Sir, – Having read Allan MacDougall’s letter (March 10) I’m astonished how he managed to cram in contradiction, inconsistency, junk science, political grievance, indulge in class warfare and undertake to be economical with the truth all in a few hundred words.
It seems to be a nationalist trait. He blames Westminster for educational failures when education has been fully devolved and controlled by the SNP for 10 years then seems to suggest that somehow parents who choose to educate their children privately adversely affect the state system.
The fact is that parents who choose to pay for their children’s education remove that cost from the state and they also help state education by paying taxes.
Mr MacDougall went on to make the outrageous claim that intelligence is genetically inherited “and no amount of personal wealth can guarantee academic achievement” while insinuating that additional funding would actually improve educational achievements if Scotland could only borrow more.
Perhaps he also believes eugenics could solve Scotland’s educational problems.
A familiar ploy used by nationalists is the Scandinavian comparisons and in this case he used Finland as his educational role model.
He didn’t, of course, mention the fact that the Finnish suicide rate is twice that of the UK and that in international league tables, the UK has been rated the third best country to live in and Finland 13th.
Mr MacDougall’s sense that everything wrong in Scotland is as a result of being ‘shackled’ to Westminster seems incomprehensible if he can’t explain why being handcuffed to Brussels as the SNP longs for, has made no difference to the economic wellbeing of Greece, Spain or Portugal.
Iain G Richmond.
Wind benefits are illusory
Sir, – You reported (March 9) the claim of Scottish Renewables’ retiring chief executive Niall Stuart that their wind turbines are the country’s “main source of electricity”.
That claim is false because of the variability of electricity generation, maximal only with a fair wind. It is useless in stormy or cold, anticyclonic conditions when need for power is high.
Overall, windmills produce less than 5% of the electricity we use, at very great cost. Mr Stuart stated Scottish Rewnewables had achieved a huge amount over the past seven years, but that is true only for subsidies and our taxed money. The claimed benefits of wind-generated electricity are largely illusory, except for the earnings of its promoters, the mainly foreign manufacturers and landowners.
(Dr) Charles Wardrop.
111 Viewlands Road West,
Shortcomings of green power
Sir, – Niall Stuart, chief executive of Scottish Renewables, is to step down to set up his own consultancy business.
Scottish Renewables is the propaganda machine for the wind industry and is financed by them.
I will be sorry to see Mr Stuart leave since he and his staff were ever ready to defend the indefensible and stretch statistics to the full to promote the heavily-subsidised wind industry.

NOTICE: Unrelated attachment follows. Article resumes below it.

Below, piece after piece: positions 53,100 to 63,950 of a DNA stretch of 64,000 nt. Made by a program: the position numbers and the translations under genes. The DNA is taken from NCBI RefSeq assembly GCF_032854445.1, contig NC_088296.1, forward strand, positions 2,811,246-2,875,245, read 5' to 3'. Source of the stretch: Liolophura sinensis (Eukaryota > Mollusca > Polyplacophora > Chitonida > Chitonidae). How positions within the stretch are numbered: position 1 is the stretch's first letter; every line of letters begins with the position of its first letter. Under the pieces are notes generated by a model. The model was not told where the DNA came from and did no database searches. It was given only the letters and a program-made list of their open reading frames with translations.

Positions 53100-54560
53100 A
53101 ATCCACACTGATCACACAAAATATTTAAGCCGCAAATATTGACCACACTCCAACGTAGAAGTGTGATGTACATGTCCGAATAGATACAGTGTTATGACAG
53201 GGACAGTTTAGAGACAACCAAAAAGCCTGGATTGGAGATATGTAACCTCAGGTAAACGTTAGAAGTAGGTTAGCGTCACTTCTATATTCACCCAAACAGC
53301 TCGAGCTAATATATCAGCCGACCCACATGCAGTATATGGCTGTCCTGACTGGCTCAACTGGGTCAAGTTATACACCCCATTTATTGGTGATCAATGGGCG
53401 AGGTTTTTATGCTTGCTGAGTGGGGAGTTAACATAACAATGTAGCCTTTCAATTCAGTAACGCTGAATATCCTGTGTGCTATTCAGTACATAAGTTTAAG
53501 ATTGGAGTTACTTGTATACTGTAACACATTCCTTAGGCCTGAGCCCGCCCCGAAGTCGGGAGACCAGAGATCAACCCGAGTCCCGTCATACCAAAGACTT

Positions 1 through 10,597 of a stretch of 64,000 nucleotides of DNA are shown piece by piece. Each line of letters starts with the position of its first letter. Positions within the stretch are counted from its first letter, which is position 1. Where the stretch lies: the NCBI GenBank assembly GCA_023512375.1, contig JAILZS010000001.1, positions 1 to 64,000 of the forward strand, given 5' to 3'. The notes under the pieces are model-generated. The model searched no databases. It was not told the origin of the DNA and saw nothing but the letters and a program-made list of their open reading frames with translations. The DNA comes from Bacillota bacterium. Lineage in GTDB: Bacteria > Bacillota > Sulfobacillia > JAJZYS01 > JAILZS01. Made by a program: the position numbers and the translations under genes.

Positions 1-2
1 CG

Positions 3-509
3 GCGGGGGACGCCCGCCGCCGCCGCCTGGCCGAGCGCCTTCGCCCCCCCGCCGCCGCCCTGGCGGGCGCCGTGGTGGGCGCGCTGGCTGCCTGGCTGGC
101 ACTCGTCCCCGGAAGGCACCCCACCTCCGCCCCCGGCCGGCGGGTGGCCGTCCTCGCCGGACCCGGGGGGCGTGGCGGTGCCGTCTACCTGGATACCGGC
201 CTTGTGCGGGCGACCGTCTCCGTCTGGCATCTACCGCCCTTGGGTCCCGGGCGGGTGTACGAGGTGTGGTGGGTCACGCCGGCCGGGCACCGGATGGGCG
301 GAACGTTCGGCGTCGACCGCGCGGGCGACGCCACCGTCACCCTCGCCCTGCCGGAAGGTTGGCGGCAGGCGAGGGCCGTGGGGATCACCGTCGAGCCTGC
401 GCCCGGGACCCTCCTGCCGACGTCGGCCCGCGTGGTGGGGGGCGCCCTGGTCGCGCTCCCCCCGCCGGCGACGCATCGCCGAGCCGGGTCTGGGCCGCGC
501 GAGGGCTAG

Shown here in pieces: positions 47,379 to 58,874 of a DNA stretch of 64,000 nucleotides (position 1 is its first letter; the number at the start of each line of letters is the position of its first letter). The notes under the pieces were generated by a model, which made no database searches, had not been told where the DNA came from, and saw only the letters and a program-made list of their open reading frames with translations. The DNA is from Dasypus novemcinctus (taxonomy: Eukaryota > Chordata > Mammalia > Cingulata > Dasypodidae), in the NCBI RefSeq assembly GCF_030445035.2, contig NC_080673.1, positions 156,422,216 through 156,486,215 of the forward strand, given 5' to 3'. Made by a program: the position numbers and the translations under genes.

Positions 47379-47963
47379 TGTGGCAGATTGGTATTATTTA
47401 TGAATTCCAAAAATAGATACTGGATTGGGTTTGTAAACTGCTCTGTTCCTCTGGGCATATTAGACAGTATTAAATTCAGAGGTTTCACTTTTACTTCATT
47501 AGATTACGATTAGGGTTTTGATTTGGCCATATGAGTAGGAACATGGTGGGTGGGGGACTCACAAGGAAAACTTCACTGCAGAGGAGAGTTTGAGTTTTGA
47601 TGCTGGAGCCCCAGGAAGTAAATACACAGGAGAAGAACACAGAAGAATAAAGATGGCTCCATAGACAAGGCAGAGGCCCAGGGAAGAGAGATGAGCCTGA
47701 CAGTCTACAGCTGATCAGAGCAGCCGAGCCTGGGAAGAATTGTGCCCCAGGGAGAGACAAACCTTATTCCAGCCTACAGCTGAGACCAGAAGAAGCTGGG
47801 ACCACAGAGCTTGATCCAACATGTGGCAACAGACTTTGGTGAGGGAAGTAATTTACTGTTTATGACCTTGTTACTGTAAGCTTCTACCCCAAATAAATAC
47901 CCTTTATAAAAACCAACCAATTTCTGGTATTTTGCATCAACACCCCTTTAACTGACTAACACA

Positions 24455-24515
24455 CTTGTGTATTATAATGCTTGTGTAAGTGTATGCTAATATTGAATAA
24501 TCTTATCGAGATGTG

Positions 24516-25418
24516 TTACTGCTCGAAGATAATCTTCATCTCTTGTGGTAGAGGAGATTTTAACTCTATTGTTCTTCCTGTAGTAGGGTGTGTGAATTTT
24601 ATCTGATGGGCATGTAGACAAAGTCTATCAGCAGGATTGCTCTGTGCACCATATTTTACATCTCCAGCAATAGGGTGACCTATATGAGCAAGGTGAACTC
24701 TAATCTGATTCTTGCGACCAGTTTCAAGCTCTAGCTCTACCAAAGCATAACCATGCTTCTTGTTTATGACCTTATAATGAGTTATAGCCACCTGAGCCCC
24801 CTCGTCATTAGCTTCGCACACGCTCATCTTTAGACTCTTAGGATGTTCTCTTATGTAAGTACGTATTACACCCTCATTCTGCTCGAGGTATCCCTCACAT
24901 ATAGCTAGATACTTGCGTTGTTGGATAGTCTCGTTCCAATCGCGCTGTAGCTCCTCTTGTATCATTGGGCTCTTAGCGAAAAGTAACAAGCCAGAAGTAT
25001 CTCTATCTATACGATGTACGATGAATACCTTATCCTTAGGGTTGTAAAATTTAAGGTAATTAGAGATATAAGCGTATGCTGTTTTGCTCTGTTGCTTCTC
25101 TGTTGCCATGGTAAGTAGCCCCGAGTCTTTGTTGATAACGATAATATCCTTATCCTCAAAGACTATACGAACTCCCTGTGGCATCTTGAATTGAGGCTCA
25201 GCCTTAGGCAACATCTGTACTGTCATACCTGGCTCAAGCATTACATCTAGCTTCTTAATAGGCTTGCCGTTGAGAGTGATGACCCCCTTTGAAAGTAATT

Scottish Renewables’ press releases are now regularly attacked as more people realise that wind subsidies are added to energy bills and that wind electricity is not reliable and needs nuclear, diesel, gas, coal and imports to stop the lights going out.
138 Springfield Road,
Lack of wisdom and judgment
Sir, – How can any responsible leader advocate an irreversible vote which, if the polls are to be believed, is likely to mean nearly half the population being dragged out of their country against their will? This is not an argument for a raised threshold; 50% plus one it is and 50% plus one it has to be.
However, it should be noted that when Norway split from Sweden, independence had the whole-hearted support of the people, with over 95% voting in favour.
Had independence been supported by just over half, Norway’s recent history could have been very different.
An independence supporter once said, chillingly, that they only have to be lucky once, confirming that such a vote would be irrevocable. But surely no responsible leader could wish a fatally-split country for her legacy?
I expected more wisdom and better judgment from Ms Sturgeon.
Jane Ann Liston.
5 Whitehill Terrace,
Put facts before Scots electorate
Sir, – Our First Minister has now committed to holding a second referendum, some three years after receiving a No vote.
Surely it proves that Nicola Sturgeon, despite many claims to the contrary, truly does not speak for all of Scotland.
Let us hope, if the referendum goes ahead, that the SNP will have the honesty, unlike last time, to provide all facts to the Scottish electorate, both good and bad in order to achieve the “informed opinion” of which she now so glibly speaks.
Can we also expect that, when the SNP loses this re-run, that Nicola Sturgeon will have the good grace to resign her position, go away, and leave us in peace?
An assault on democracy
Sir, – You know what was really depressing about First Minister Nicola Sturgeon’s Bute House announcement on Monday?
The nationalist leader’s enthusiasm for referendums means Scotland will be perpetually infighting until there is no longer a Holyrood majority in favour of separatism or the vote tips over 50% in the SNP’s favour.
Of course, pro-United Kingdom supporters have to win every time. The separatists need only win once.
Ms Sturgeon has nothing to lose, except any moral high ground by not respecting our democratic wishes following the referendum, of September 2014.
It is clear her intention is to go on and on manufacturing grievances and identifying referendum triggers until her anti-UK rhetoric grinds us down.
It is imperative the UK Government protects us from this opportunistic onslaught against democracy by the SNP.
4 Royal Circus,